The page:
SAN FRANCISCO (CBS SF) — “Did you f*** her first or did you pay her first?” a man nonchalantly asked his friend outside a cluster of massage parlors on Kearny Street in downtown San Francisco on a Friday night in late 2016.
In San Francisco and across the country prostitution remains illegal, with the exception of some rural Nevada counties. But that doesn’t stop it from happening.
The Polaris Project, an anti-human trafficking organization, found that as many as a third of all massage businesses in San Francisco are advertising erotic services online.
Sex workers – those who choose to have sex in exchange for money and who are not forced to do so – and their advocates say the time is long overdue for legislators to consider new policies that legitimize the industry and prioritize the rights of those working within it.
One of the massage businesses that the men were standing outside of in late 2016 was Queens Health Center. Months earlier, the business had received a citation from San Francisco’s Department of Public Health for conducting lewd acts with clients, but it remained open.
Then, on Valentine’s Day of 2017, San Francisco City Attorney Dennis Herrera sued the owner of Queens Health Center, claiming the massage business was a front for a brothel and that the business had violated city code.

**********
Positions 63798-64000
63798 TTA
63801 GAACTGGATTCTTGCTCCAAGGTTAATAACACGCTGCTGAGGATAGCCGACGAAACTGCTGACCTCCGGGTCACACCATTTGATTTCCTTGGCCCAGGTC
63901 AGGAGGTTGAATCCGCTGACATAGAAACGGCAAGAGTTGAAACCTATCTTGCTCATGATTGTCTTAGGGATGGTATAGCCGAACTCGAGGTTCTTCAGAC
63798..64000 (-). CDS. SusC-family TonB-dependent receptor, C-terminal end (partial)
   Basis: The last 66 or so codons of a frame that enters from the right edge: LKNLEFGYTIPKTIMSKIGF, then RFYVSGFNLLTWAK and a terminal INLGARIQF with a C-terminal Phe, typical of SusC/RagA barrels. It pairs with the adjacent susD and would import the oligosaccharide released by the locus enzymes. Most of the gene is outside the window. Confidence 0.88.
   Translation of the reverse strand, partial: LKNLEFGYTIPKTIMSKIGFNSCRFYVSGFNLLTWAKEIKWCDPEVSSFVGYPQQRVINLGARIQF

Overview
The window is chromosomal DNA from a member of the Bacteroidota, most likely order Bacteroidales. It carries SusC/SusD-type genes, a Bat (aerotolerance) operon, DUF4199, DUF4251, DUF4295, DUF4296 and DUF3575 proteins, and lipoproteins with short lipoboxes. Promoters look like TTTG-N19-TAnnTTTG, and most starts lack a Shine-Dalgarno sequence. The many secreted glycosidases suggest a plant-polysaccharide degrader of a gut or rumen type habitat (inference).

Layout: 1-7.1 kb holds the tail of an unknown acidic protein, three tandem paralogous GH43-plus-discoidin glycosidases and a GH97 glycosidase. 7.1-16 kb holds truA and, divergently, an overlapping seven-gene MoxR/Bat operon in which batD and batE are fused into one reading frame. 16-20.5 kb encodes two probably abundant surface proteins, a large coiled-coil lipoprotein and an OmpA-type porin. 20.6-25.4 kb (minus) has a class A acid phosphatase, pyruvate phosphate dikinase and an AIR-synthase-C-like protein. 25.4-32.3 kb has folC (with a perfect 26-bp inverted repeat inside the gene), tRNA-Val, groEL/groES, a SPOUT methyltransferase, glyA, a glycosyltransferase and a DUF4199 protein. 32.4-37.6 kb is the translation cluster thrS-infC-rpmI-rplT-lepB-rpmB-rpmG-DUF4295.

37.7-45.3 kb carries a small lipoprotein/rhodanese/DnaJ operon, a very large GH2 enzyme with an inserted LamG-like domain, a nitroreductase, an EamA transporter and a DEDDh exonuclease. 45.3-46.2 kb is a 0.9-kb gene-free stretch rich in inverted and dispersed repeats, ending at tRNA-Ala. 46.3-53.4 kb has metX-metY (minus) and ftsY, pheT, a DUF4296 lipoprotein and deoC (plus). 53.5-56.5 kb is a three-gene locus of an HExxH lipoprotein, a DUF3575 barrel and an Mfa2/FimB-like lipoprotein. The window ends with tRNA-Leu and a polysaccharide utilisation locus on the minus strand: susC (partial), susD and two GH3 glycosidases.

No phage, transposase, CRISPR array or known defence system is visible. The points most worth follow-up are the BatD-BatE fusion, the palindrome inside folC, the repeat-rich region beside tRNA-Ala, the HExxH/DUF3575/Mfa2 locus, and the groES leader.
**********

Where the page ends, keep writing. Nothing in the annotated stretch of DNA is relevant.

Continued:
In 2016, the San Francisco Department of Public Health cited almost a dozen massage businesses in the city for lewd conduct following unannounced health inspections.
Queens Health Center is just one of hundreds of massage businesses statewide suspected of offering clients everything from happy endings to full-on sex.
Protecting Sex Workers
Carol Leigh is a San Francisco-based sex worker and filmmaker, and a strong advocate for the legitimization and legalization of sex work. Leigh argues that criminalization of sex work makes the job more dangerous; assailants know that they can get away with violence when they enter an illegal, underground establishment.
Sex workers across the country maintain that the criminalization of sex work emboldens assailants and silences victims, and say this needs to change.
If her work had been legal, Leigh argues that she wouldn’t have been raped while working at a massage parlor on San Francisco’s O’Farrell Street in the 1970s. She said she never reported the incident to police, largely because she feared the business she was working at would be shut down and she would lose her job.
Bay Area Sex Scandal
The world of sex work – and its interaction with the law – is largely invisible. It’s taken dozens of Bay Area law enforcement officials to be accused of having sex with an underage girl to bring this underground scene to light.
Jasmine Abuslin, who used the alias Celeste Guap while working as a prostitute, claims to have had sexual relations with as many as 30 officers from six Bay Area law enforcement agencies, including San Francisco and Oakland.